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Volume 14, issue 22 | Copyright
Atmos. Chem. Phys., 14, 12181-12194, 2014
https://doi.org/10.5194/acp-14-12181-2014
© Author(s) 2014. This work is distributed under
the Creative Commons Attribution 3.0 License.

Research article 19 Nov 2014

Research article | 19 Nov 2014

Atmospheric amines and ammonia measured with a chemical ionization mass spectrometer (CIMS)

Y. You1, V. P. Kanawade2, J. A. de Gouw3, A. B. Guenther4,5, S. Madronich6, M. R. Sierra-Hernández7, M. Lawler8,6, J. N. Smith8,6, S. Takahama9, G. Ruggeri9, A. Koss3, K. Olson10, K. Baumann11, R. J. Weber12, A. Nenes12,13, H. Guo12, E. S. Edgerton11, L. Porcelli1, W. H. Brune14, A. H. Goldstein10, and S.-H. Lee1 Y. You et al.
  • 1Kent State University, College of Public Health, Kent, Ohio, USA
  • 2Indian Institute of Technology - Kanpur, Department of Civil Engineering and Center for Environmental Science & Engineering, Kanpur, India
  • 3National Oceanic and Atmospheric Administration, Chemical Science Division, Boulder, Colorado, USA
  • 4Pacific Northwest National Laboratory, Richland, Washington, USA
  • 5Washington State University, Department of Civil and Environmental Engineering, Pullman, Washington, USA
  • 6National Center for Atmospheric Research, Atmospheric Chemistry Division, Boulder, Colorado, USA
  • 7Ohio State University, Byrd Polar Research Center, Columbus, Ohio, USA
  • 8University of Eastern Finland, Applied Physics Department, Kuopio, Finland
  • 9Ecole Polytechnique Federale de Lausanne, Institute d'Ingenierie de l'Environment, Lausanne, Suisse, Switzerland
  • 10University of California – Berkeley, Department of Environmental Science, Policy and Management, Berkeley, California, USA
  • 11Atmospheric Research and Analysis, Inc., Morrisville-Cary, North Carolina, USA
  • 12Georgia Institute of Technology, School of Earth and Atmospheric Sciences, Atlanta, Georgia, USA
  • 13Georgia Institute of Technology, School of Chemical and Biomolecular Engineering, Atlanta, Georgia, USA
  • 14Penn State University, Department of Meteorology, University Park, Pennsylvania, USA

Abstract. We report measurements of ambient amines and ammonia with a fast response chemical ionization mass spectrometer (CIMS) in a southeastern US forest and a moderately polluted midwestern site during the summer. At the forest site, mostly C3-amines (from pptv to tens of pptv) and ammonia (up to 2 ppbv) were detected, and they both showed temperature dependencies. Aerosol-phase amines measured thermal-desorption chemical ionization mass spectrometer (TDCIMS) showed a higher mass fraction in the evening with cooler temperatures and lower in the afternoon with warmer temperatures, a trend opposite to the gas-phase amines. Concentrations of aerosol-phase primary amines measured with Fourier transform infrared spectroscopy (FTIR) from micron and submicron particles were 2 orders of magnitude higher than the gas-phase amines. These results indicate that gas to particle conversion is one of the major processes that control the ambient amine concentrations at this forest site. Temperature dependencies of C3-amines and ammonia also imply reversible processes of evaporation of these nitrogen-containing compounds from soil surfaces in daytime and deposition to soil surfaces at nighttime. During the transported biomass burning plume events, various amines (C1–C6) appeared at the pptv level, indicating that biomass burning is a substantial source of amines in the southeastern US. At the moderately polluted Kent site, there were higher concentrations of C1- to C6-amines (pptv to tens of pptv) and ammonia (up to 6 ppbv). C1- to C3-amines and ammonia were well correlated with the ambient temperature. C4- to C6-amines showed frequent spikes during the nighttime, suggesting that they were emitted from local sources. These abundant amines and ammonia may in part explain the frequent new particle formation events reported from Kent. Higher amine concentrations measured at the polluted site than at the rural forested site highlight the importance of constraining anthropogenic emission sources of amines.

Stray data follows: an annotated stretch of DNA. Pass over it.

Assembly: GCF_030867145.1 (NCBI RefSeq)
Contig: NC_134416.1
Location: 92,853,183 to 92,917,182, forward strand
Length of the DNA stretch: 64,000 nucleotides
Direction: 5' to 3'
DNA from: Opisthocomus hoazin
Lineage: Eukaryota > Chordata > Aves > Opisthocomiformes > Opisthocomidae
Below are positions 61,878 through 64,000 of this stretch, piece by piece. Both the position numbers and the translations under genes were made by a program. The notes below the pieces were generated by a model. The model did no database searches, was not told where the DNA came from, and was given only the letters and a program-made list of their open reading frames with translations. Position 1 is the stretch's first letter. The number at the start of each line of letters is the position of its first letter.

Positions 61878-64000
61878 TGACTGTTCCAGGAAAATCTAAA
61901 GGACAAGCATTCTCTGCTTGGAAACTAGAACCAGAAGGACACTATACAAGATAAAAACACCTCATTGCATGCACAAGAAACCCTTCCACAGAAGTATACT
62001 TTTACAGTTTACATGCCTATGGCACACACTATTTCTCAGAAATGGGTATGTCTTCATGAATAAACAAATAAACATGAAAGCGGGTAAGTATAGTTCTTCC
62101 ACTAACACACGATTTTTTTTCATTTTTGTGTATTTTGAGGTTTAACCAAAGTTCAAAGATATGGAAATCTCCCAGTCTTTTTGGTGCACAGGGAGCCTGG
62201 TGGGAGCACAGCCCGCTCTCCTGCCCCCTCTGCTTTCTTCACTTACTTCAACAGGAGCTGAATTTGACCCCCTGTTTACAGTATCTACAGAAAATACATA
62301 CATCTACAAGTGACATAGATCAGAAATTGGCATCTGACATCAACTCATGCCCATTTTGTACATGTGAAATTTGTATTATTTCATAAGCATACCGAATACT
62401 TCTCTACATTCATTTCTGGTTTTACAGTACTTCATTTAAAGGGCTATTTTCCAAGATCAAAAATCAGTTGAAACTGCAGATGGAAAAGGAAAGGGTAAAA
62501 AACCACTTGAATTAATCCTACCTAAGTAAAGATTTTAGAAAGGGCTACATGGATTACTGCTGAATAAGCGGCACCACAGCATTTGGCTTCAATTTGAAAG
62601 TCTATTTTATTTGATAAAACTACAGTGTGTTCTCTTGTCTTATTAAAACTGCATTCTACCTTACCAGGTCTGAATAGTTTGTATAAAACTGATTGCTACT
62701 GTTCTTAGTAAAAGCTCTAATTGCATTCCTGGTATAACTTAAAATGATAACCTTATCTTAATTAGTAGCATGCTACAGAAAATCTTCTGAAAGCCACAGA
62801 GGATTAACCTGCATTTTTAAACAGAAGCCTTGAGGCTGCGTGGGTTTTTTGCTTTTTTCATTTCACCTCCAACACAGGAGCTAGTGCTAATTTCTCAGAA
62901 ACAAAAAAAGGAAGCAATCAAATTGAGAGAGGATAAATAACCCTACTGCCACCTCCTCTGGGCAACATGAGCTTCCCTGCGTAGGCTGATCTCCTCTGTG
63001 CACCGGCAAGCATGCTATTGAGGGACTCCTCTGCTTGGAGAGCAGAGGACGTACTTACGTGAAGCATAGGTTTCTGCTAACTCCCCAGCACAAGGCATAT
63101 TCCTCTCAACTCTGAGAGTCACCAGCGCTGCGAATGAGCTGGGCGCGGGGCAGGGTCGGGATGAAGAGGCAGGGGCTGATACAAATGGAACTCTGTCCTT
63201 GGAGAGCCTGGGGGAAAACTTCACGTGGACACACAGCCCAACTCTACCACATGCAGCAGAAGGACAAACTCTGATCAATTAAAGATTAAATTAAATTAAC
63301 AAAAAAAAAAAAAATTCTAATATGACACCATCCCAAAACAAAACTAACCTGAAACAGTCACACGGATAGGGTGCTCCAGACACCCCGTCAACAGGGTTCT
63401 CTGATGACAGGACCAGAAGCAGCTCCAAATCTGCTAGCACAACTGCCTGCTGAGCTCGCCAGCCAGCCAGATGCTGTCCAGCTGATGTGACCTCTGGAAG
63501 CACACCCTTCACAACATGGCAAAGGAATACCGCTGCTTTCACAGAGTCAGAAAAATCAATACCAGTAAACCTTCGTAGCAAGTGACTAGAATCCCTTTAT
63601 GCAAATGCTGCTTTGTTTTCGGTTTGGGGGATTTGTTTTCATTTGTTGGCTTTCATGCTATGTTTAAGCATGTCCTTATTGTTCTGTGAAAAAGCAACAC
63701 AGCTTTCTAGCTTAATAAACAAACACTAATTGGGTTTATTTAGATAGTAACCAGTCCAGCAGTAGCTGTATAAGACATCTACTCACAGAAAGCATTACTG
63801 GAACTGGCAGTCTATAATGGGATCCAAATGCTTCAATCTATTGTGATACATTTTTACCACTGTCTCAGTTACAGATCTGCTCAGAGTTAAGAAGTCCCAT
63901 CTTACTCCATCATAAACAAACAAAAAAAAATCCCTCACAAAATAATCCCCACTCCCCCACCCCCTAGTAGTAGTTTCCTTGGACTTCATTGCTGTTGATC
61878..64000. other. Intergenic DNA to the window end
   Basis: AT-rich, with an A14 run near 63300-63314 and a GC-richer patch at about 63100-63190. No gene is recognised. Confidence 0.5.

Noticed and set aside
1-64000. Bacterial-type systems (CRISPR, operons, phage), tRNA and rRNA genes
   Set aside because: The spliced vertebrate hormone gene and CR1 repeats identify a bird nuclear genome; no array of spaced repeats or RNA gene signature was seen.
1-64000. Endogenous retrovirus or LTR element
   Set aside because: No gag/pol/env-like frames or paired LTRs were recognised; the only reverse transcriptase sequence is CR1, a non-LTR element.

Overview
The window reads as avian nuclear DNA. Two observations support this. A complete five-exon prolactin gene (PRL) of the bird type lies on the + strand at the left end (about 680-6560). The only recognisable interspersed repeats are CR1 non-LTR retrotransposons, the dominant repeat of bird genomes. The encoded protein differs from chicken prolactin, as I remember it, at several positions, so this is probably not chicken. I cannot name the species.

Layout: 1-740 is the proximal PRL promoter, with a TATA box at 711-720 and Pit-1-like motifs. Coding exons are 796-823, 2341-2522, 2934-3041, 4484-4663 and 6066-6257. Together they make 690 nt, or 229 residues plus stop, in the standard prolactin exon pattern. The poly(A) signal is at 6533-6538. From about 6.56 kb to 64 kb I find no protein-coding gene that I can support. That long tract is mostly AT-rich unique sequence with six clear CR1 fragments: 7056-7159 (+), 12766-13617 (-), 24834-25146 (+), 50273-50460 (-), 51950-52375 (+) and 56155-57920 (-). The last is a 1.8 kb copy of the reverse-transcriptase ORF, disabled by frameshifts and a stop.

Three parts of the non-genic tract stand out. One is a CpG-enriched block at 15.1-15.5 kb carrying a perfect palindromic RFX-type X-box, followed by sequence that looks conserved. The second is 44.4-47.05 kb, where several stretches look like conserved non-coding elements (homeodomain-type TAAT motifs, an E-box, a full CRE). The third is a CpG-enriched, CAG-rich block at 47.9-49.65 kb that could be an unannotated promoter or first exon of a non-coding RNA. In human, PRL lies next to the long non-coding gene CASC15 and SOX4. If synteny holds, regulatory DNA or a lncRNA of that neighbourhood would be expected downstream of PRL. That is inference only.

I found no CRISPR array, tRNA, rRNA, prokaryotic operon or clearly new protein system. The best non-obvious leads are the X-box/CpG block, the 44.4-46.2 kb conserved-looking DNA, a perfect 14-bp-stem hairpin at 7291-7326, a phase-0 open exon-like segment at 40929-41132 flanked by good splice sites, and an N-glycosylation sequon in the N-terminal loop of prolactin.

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Amiens play important roles in atmospheric secondary aerosol formation and human health, but the fast response measurements of amines are lacking. Here we show measurements in a southeastern US forest and a moderately polluted midwestern site. Our results show that gas to particle conversion is an important process that controls ambient amine concentrations and that biomass burning is an important source of amines.
Amiens play important roles in atmospheric secondary aerosol formation and human health, but the...
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